Smith and Daugherty were from the same small town in Ohio, Washington Court House; and despite Daugherty's being eleven years older, the two had been friends since Smith's early years, when Daugherty acted as a kind of big brother to the younger, less-civilized lad. Daugherty had helped Smith get started in the department store business in Washington Court House, and during the 1920 presidential campaign, in which Daugherty served as Harding's campaign manager, Smith repaid the favor by working without pay as his assistant. “Given the fact that Daugherty's wife was ill and forced to remain in Columbus [Ohio],” writes John Dean, “Jesse Smith set up house for Daugherty in Washington and made himself
so valuable to the new Attorney General that Daugherty gave him an office near his on the sixth floor of the Department of Justice, although Smith was never on the government payroll.”

It was rumored, in fact, that Smith went further than just making Daugherty comfy in his new home, that his divorce from a beautiful redhead was due, at least in part, to his lack of suitable performances with her between the sheets, that he was much better when partnered with a member of his own sex—say, his roommate in Washington. No evidence supports the rumor, but Washington, D.C., then as now, was a city of whispers as well as bombast, and once Daugherty and Smith moved in together late in 1920, their relationship inspired all manner of whispers.

More to the point, the two men were close enough to make it a reasonable assumption that the nation's top law enforcer knew his friend was acting illegally by flouting the Eighteenth Amendment and dealing with bootleggers. No less reasonable an assumption is it that Daugherty was raking in his own share of the transactions, just as he raked in a healthy percentage of what Smith referred to as a $200,000 “fine.” After Daugherty, he was “without doubt the most controversial appointment made by Harding,” says Robert K. Murray, and later revelations that Smith was the prince of Capitol Hill bootleggers did nothing to dispel the charge. Murray is wrong in referring to Smith as an “appointment,” however, as he held no position to which he could have been appointed; he was simply the unofficial aide-de-camp, or tagalong, to the attorney general.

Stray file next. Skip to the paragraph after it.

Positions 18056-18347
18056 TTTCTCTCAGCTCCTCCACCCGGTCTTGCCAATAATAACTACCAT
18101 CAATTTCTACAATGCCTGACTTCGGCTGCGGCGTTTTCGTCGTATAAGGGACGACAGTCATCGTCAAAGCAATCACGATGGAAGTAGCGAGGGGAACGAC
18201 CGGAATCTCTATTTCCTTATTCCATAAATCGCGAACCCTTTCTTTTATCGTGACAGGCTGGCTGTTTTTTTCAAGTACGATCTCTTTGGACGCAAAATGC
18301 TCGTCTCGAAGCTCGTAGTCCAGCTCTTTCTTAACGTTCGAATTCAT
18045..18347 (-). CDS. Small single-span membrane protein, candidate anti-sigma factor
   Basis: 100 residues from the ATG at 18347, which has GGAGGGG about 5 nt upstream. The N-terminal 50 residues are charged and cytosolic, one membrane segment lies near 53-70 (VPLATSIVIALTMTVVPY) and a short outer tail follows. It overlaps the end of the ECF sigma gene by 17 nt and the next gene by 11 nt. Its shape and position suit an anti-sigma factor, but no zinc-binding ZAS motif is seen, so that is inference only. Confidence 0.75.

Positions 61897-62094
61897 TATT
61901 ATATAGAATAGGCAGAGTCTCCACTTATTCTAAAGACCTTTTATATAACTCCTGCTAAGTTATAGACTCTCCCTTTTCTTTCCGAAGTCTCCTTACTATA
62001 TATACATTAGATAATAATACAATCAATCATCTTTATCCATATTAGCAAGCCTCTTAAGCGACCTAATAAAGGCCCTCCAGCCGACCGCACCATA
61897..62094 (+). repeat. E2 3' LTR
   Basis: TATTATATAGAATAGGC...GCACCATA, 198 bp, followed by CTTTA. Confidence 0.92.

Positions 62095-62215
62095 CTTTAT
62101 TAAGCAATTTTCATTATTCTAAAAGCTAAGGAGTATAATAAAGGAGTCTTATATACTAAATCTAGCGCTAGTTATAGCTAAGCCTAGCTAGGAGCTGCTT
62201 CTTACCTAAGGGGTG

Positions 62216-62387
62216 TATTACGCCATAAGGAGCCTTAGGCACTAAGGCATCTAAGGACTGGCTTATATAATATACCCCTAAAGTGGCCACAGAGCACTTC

As for Harding, it was reported that he “definitely knew about some of Jesse Smith's actions and attempted to scare him away from Washington in order to forestall his arrest and imprisonment. [No one] will ever know how many specific details Harding uncovered about the house on K Street [where Daugherty and Smith lived], but it was enough to make him realize Smith's culpability.”

Nonetheless, Smith managed to hang on to his position at the Justice Department—whatever it was—until 1923, when Harding was planning a trip to Alaska from which he would never return. Daugherty prepared a list of people who would accompany the president on the journey, and Harding read it over in the attorney general's presence. He noticed that Smith's name was on it. Harding ordered it struck off, and furthermore, having
heard enough gossip about Smith in the past few years, most recently that he was running around Washington with “a gay crowd,” told Daugherty he wanted him out of the nation's capital as soon as possible. (The word “gay” did not then have its present connotation.)

The attorney general had no choice other than to agree but was frightened of the possible consequences. And not just to himself. Smith had been depressed after an operation on his appendix failed to heal as well as expected, and was further upset because the diabetes with which he had been plagued for several years was worsening. His exclusion from the Alaska trip would be yet another blow, proof that he was suddenly an outsider in a town where respects were paid only to insiders. His removal from the White House altogether, which Daugherty decided he would not tell Smith about until later, would be less a dismissal than an exile. Nonetheless, Daugherty assured Harding that he would deal with Smith as the president desired, but he did so with trepidation.

In fact, it might have been the most difficult thing ever asked of him. Both Daugherty and Smith's ex-wife were afraid that Smith might harm himself if left alone, might perhaps even follow Charles Cramer in taking his own life. So, after finally breaking the news to Smith that he was no longer on the Alaska list, that it wasn't so bad, that he could tend to other “business” more freely with the president and his retinue having departed, Daugherty asked his special assistant, Warren F. Martin, to start spending his nights with Smith. Pay close attention to him, his actions, and his mood, Daugherty cautioned.

BOOK: 1920